US struggling with Turkish demands to counter Kurdish fighters

The United States needs to step up efforts to prevent Kurdish separatists from operating cross-border attacks on Turkey from Iraq, US and Turkish officials said.The issue has taken on greater urgency as Kurdish guerrillas have escalated attacks in Turkey and provoked Turkish threats to launch a military incursion into Iraq — a move that could have serious implications for US efforts to stabilise Iraq.

The United States classifies the separatist Kurdistan Workers’ Party, or PKK, as a terrorist organisation, and has been working with Turkey to combat the threat, US officials said. But they had few examples of success over the PKK to point to.

Responding to criticism of US inaction from Turkey, US Brig. Gen. Perry Wiggins, deputy director of operations for the Joint Chiefs of Staff, suggested the United States was focused on its own mission in Iraq.

“We continue to work with Turkey,” Wiggins said. “Our military’s focus is on Iraq and the situation in Iraq.” He said the threatened Turkish incursion into northern Iraq “would not be helpful at this time”. Turkey’s military last week asked the government to set political guidelines for an incursion into northern Iraq, saying such a move may be necessary as the US and the Iraqi governments had failed to stop attacks across the border.

Tension over such an incursion has intensified as Turkey approaches a July 22 election. The issue is sensitive in Turkey, which has been battling the PKK since 1984 in a conflict that has killed tens of thousands of people.

The PKK has escalated attacks this year, killing at least 67 soldiers so far. More than 110 rebels were killed in the same period.

During the 1990s, Turkish troops penetrated Iraqi territory several times, sometimes with as many as 50,000 troops. The Turkish forces withdrew, leaving behind about 2,000 soldiers to monitor rebel activities.

Turkish officials have complained to Washington that the US was not helping to stem PKK activity.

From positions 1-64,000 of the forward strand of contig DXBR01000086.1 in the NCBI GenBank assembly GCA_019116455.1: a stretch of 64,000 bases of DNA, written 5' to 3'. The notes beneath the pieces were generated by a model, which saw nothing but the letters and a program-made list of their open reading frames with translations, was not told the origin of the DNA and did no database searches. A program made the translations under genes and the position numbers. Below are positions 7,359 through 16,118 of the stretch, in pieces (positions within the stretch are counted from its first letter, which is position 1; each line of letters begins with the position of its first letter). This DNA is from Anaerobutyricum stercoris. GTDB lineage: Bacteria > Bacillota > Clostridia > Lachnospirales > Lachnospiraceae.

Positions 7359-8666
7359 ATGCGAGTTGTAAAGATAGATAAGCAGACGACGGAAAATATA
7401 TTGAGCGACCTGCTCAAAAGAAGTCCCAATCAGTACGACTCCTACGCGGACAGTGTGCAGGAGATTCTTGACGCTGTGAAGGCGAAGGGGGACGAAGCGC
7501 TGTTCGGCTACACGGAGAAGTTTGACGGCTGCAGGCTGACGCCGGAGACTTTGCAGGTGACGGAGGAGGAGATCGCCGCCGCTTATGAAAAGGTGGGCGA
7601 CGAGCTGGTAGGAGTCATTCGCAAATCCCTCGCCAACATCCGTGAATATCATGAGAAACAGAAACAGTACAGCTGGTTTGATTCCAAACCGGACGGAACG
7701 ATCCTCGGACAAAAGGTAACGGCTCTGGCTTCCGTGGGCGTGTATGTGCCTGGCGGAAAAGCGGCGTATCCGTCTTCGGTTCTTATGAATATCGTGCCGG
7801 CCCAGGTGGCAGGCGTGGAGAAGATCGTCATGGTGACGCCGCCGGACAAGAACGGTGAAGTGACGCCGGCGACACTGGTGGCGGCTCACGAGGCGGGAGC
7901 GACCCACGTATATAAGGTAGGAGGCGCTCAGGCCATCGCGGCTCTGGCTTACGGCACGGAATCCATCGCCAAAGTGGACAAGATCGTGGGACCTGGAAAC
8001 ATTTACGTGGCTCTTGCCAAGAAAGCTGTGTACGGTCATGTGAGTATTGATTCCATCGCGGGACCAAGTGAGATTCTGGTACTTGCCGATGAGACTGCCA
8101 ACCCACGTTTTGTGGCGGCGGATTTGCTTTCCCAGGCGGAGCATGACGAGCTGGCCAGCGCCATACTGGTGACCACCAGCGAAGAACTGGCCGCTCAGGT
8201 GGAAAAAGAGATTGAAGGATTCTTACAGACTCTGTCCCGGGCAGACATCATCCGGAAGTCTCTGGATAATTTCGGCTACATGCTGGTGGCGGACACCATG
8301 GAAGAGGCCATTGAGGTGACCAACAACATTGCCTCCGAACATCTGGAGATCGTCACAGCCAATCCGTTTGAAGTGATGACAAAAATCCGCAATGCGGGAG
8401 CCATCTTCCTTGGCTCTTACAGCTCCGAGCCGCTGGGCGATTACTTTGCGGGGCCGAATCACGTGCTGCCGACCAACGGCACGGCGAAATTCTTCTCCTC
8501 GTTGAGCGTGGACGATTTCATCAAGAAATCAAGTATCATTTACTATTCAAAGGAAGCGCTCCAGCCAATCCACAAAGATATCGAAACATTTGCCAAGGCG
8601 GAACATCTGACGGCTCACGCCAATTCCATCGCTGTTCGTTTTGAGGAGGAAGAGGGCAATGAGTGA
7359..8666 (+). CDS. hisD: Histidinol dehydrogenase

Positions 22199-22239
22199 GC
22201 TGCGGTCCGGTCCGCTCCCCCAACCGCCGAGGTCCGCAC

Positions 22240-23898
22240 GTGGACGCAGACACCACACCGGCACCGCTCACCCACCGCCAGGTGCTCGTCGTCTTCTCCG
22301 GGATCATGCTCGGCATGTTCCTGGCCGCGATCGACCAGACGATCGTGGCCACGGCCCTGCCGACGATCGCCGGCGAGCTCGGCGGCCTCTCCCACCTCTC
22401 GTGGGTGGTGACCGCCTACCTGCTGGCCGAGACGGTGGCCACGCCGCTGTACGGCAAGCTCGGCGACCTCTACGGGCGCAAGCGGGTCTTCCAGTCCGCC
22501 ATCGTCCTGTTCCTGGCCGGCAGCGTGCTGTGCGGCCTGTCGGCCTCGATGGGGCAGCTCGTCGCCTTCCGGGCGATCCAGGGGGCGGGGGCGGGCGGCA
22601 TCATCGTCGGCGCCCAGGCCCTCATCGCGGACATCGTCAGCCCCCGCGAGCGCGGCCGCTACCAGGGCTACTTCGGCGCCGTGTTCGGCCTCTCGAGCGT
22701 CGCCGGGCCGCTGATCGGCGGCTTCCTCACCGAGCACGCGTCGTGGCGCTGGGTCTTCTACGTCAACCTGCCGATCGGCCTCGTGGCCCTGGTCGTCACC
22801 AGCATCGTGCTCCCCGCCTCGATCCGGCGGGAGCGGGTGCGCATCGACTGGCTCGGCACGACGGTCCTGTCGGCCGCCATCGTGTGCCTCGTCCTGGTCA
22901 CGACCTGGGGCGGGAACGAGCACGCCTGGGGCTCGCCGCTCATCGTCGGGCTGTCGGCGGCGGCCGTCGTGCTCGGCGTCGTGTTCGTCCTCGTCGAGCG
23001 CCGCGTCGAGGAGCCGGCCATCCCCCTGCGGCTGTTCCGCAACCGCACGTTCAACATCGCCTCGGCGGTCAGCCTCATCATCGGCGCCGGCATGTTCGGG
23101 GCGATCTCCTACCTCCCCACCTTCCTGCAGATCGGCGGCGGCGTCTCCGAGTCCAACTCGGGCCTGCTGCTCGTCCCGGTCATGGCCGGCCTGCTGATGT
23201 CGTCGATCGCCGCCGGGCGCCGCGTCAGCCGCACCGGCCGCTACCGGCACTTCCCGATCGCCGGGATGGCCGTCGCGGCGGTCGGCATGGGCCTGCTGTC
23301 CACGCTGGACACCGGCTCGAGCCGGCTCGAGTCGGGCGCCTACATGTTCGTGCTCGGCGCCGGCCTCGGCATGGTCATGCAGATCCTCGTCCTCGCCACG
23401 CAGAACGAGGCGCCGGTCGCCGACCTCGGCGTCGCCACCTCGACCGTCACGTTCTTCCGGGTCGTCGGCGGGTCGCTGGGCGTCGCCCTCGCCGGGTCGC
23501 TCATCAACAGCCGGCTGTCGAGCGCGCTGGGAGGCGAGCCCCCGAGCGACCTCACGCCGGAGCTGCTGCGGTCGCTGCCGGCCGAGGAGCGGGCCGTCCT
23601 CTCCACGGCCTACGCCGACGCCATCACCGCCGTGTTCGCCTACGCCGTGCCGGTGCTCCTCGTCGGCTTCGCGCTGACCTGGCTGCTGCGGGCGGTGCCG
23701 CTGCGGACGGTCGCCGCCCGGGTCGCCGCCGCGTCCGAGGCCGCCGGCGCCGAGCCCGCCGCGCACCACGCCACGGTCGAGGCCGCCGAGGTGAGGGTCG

“Clearly our expectations are not being met,” a Turkish diplomat in Washington said, requesting anonymity because he was not authorised to speak on the record. “We are using every channel to express our unhappiness about what is not happening.” Meanwhile, Turkey, a key NATO ally, continues to provide vital support to US operations in Afghanistan and Iraq through Incirlik Air Base in southern Turkey, one of the most important US military assets in the region.

Privately, some US officials are raising concern that the United States has not moved aggressively to allay Turkish concerns. They say US policy makers are underestimating the risk that Turkey’s pursuit of the PKK in Iraq could lead to a wider conflict with the Kurdish forces, which are a key part of the Iraqi army.

One senior US diplomatic official said the likelihood of Turkey invading northern Iraq before the July 22 election was very high.

The official, who requested anonymity because of the sensitivity of the issue, said the US government has not focused enough attention or resources to address Turkish concerns.

“I think we ought to be doing everything we can to counter the PKK,” the official said. “The biggest problem is getting the US to do what it should do.” The official said inaction by the US risked alienating Turkey.

“I think that 70 million Turks are important,” the official said.

Capturing PKK fighters in Iraq might mollify the forces in Turkey in favour of an invasion, the official said.

Some analysts believe the United States is too distracted by its efforts to stabilise Iraq. A move against the PKK would require shifting military resources to northern Iraq, a region that has been relatively calm from Washington’s perspective.

“Arresting PKK members in northern Iraq is not so easy,” said Mark Parris, a former US ambassador to Turkey now a visiting fellow at The Brookings Institution. “A lot of crockery can be broken in that part of the world.” Analysts say the US also has been reluctant to pressure Kurdish politicians in Iraq to crack down on the PKK, as Washington considers them reliable allies in a chaotic political atmosphere.

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